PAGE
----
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Physiological comparison of cells with high and low alcohol dehydrogenase activities in bacterial populations consuming ethanol

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Abstract

Measuring the physiological heterogeneity of natural and industrial microbial populations is essential to studying, modelling and monitoring of microbial populations. It was discovered that populations of Escherichia coli and Bacillus megaterium growing in medium with ethanol as an external source of energy have two actively respiring but physiologically different subpopulations. Cells of one subpopulation have negligibly low alcohol dehydrogenase (ADH) activity (ADH-L cells) and cells of the other have high ADH activity (ADH-H cells). The subpopulation of ADH-H bacterial cells was measured using 10 min incubations of cells in a 1% solution of allyl alcohol for fast selective killing of cells with high activity of ADH and flow cytometry detection of dead cells after this incubation. The content of ADH-H cells during exponential phase of batch culture varied from 9 % to 90 % and lowered to zero for a few hours during starvation of the population. ADH-L cells are actively respiring cells and not depolarized cells. The simultaneous presence of ADH-L and ADH-H cells growing in the medium with ethanol can be explained by the fact that ADH-H cells oxidize actively external ethanol whereas ADH-L cells oxidize only intracellular storage carbohydrates. The method for enumeration of cells with high ADH activity can be used to monitor the heterogeneity of bacterial populations consuming ethanol as a sole source of carbon and energy.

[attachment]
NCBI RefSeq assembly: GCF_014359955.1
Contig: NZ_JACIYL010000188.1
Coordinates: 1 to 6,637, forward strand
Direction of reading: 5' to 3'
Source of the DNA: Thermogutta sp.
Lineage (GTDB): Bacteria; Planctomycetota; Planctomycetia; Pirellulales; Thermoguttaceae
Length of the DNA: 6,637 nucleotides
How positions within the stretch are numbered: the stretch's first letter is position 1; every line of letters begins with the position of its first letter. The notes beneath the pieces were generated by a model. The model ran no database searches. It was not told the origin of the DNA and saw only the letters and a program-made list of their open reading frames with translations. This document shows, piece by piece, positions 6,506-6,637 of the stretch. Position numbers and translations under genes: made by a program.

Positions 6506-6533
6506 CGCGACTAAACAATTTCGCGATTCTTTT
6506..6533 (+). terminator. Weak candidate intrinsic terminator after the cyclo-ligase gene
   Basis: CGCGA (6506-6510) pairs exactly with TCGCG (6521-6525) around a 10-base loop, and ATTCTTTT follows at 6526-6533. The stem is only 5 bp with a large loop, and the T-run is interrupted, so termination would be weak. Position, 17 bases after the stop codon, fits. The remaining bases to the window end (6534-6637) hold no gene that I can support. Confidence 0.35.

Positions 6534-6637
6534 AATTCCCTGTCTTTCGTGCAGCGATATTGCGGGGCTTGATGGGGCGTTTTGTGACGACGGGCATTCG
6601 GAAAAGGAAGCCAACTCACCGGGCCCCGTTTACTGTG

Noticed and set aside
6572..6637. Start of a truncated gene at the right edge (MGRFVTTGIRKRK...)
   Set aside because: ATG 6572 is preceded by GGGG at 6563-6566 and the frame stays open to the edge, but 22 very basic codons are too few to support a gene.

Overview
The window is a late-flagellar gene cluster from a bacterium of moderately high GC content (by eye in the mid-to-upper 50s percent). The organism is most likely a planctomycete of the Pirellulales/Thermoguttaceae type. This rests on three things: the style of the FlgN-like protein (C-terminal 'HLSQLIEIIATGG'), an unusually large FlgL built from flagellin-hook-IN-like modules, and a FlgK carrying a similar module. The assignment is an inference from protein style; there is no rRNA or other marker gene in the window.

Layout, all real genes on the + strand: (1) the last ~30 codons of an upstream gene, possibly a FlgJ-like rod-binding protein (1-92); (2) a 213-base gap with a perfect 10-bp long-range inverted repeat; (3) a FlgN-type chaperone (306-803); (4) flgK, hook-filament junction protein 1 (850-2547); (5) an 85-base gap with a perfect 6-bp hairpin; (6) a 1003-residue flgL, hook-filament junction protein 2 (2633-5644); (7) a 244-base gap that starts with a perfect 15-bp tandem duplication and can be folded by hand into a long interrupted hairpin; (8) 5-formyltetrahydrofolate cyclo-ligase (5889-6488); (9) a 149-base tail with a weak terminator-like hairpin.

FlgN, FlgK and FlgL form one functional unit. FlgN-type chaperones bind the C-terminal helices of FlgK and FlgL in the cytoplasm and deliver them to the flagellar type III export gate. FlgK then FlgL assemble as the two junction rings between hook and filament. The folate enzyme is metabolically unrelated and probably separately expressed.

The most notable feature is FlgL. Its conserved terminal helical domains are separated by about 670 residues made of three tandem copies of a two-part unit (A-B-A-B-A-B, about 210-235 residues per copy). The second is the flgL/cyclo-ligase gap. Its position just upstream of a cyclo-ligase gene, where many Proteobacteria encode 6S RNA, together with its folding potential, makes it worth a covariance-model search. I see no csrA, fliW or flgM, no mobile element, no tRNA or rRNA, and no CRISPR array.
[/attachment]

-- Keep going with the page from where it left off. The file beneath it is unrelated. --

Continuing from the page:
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Acknowledgments

We acknowledge support from Iowa State University, and from Nanyang Technological University, Singapore. We are grateful to Mr. Kumaravel Kandaswamy for his technical assistance in performing experiments.

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Correspondence to Volodymyr Ivanov.

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Ivanov, V., Rezaeinejad, S. & Stabnikova, O. Physiological comparison of cells with high and low alcohol dehydrogenase activities in bacterial populations consuming ethanol. Ann Microbiol 65, 1007–1016 (2015). https://doi.org/10.1007/s13213-014-0945-5

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  • DOI: https://doi.org/10.1007/s13213-014-0945-5

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